Examining states in the US that have the highest health ranking (as determined by the UnitedHealth Foundation’s Health Ranking study,) we can see that these states also have people who are healthier across every stage of life. For these “healthiest states,” chronic disease prevalence is lower, as well as smoking rates and obesity. 

Why is it that some states can do this very well in terms of health, and other states we see failing in their pursuit of better health outcomes?

This question was answered by Ted Wymyslo, MD Chief Medical Officer at the Ohio Association of Community Health Centers.

“Government, schools, people, employers—they are all looking at it through a different lens and in states that are improving in health measures, they are working together to have a greater collective impact in their region,” explains Dr. Wymyslo. “Those that are passive in their approach have poorer outcomes and health rankings. Others see you can positively impact and empower people’s behavior.” 

Intentional Systems to Empower Patients—And Care Teams

Hawaii, Vermont, Massachusetts, Connecticut, Colorado and Minnesota are just a few states leading the way when it comes to health.

“Those that are doing well have sought out to build around the idea of community health. For instance, in the schools, they have intentionally built health not only into the academic curriculum, but changes have been integrated into the lunch menu, safe routes to school, school gardens, and other areas. It could also be workplace wellness programs, addressing good nutrition and promoting exercise…It’s things such as bike paths, or ensuring the capability of having easy access to safe playgrounds, as other examples,” Dr. Wymyslo says.

The lessons learned from the communities who have changed the lives of people living there?

“They make a conscious decision. It does not happen by accident.”

A United Community Backed by Access to Key Data

Perhaps the most valuable lesson Dr. Wymyslo points out is what we can learn from the best practices stemming from those states. “None of this is accidental. If we expect health to improve, it’s a cultural choice to make these interventions.” Whether it is primary, secondary or tertiary prevention, all “parties” affecting health need to come together, especially to avoid the complications that can occur when disease happens.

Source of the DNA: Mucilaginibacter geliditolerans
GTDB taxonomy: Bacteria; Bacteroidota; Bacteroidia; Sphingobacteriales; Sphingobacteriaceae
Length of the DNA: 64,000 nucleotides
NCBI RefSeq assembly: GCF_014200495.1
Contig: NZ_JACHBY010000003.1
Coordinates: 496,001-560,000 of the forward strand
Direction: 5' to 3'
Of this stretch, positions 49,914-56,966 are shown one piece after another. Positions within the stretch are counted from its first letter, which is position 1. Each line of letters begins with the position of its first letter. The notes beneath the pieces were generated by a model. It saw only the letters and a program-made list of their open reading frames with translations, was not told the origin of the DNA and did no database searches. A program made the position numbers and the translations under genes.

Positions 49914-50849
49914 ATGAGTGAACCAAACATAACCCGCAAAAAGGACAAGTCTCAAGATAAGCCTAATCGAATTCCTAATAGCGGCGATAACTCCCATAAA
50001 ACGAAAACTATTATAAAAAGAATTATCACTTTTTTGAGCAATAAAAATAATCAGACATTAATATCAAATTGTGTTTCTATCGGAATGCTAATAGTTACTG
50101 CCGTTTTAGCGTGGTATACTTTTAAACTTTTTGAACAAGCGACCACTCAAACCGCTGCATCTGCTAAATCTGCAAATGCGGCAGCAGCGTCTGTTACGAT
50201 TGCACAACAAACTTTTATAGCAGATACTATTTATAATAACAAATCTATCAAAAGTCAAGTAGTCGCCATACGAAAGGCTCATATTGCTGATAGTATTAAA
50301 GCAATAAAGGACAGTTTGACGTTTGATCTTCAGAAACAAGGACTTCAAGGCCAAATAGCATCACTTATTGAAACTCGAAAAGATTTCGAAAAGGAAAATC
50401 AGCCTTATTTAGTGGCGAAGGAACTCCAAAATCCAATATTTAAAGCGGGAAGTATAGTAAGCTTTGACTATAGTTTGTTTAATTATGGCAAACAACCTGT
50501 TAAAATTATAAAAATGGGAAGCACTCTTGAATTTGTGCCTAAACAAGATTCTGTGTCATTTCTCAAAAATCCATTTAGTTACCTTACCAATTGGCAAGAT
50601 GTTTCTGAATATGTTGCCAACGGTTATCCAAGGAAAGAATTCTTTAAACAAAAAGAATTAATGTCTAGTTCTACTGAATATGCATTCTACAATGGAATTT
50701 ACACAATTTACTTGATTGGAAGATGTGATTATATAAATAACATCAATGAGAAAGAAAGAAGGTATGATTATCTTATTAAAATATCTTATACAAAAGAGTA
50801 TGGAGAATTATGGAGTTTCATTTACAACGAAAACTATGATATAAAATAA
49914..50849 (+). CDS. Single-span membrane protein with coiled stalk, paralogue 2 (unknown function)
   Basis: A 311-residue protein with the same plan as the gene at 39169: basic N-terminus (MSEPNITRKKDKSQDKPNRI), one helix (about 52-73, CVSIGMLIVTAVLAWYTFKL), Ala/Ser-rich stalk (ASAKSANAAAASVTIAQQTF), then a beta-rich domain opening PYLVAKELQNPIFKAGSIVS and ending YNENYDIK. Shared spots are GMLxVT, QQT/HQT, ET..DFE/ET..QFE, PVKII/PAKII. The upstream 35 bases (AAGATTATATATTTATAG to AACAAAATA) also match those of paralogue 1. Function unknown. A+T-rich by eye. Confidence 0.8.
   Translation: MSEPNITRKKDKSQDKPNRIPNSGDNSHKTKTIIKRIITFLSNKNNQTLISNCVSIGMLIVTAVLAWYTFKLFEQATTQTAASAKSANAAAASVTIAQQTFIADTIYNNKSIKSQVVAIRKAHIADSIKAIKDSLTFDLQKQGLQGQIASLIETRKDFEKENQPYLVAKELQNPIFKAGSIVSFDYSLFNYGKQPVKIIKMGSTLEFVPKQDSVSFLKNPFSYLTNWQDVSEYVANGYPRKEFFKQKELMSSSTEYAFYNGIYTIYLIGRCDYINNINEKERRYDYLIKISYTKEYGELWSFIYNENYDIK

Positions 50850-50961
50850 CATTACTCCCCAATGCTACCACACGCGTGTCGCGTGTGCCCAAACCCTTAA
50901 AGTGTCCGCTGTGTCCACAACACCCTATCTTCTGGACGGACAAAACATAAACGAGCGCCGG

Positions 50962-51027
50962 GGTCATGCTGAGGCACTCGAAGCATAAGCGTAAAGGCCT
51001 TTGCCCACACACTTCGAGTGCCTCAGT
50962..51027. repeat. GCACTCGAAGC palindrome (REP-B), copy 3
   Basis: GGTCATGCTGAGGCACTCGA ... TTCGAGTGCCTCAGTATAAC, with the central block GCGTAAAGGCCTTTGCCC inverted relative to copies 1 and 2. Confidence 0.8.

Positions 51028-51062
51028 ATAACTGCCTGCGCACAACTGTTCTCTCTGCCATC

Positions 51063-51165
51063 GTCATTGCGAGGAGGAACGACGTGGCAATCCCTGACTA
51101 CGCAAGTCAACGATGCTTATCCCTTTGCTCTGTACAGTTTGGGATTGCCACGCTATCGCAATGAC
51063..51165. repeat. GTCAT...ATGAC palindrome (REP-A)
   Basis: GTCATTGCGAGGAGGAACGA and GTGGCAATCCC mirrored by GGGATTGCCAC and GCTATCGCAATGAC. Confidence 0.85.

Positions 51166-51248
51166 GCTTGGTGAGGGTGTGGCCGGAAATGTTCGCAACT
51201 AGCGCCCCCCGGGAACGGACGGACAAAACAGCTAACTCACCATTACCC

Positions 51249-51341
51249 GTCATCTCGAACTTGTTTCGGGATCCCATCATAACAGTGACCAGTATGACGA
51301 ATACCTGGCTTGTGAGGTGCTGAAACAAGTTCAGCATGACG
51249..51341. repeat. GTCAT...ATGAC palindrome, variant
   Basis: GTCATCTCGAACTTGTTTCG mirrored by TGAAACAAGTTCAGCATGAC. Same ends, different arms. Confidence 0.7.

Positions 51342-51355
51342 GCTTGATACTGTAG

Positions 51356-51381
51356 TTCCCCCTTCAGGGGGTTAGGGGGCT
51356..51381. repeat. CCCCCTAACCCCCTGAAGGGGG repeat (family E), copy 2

Where can a misstep occur for those communities ready to evolve?

The answer: a crucial underpinning must be in place for these relationship-driven practices, and that’s the ability to have access, and to harness meaningful data about patients on an ongoing basis. 

When primary care physicians, care teams, and other practitioners can utilize data around a patient’s health IQ, self-efficacy, current state of health and even motivation—the result is powerful. 

Being able to take such timely and robust data attached to each patient, and share that data with the others in the care continuum is where the power—or opportunity—is really unlocked, shares Dr. Wymyslo.

This data is now an influential driver that directly backs modern care delivery, helping mine, identify, better filter, and keep track of information on a daily basis. Data is used in artificial intelligence for better outcomes, rich trend analysis, actionable registries that help determine key indicators, as well as for determining the best plan for a patient based on those variables. And while most can agree how this information is what helps us track quality parameters, not to be forgotten is how this data also should help communication and continuity of care. 

“Care coordination is making sure everyone is on the same page. The primary care doctor has to ultimately be the one that is responsible for housing that information for many different uses. And that’s why we can call it the medical home—it is the home to all the information about the patient and their health,” says Dr. Wymyslo.

It is available! It is where information is ultimately managed, accumulated, and accessible…for anyone who can utilize it, and this includes the patient.”

Shaping Relationships with Patients for More Personalized Care

This change is about systematizing our health care delivery to make it more efficient, and to fully support clinicians who are managing more patients, with less time. This process and evolution means all players must come together in order to deliver care that is more comprehensive and personalized. 

“That is the real value of being able to exchange information,” Wymyslo asserts. “…We can finally all be on the same page, allowing patients and providers to make better health decisions because the total health picture is available to all the decision-makers.”

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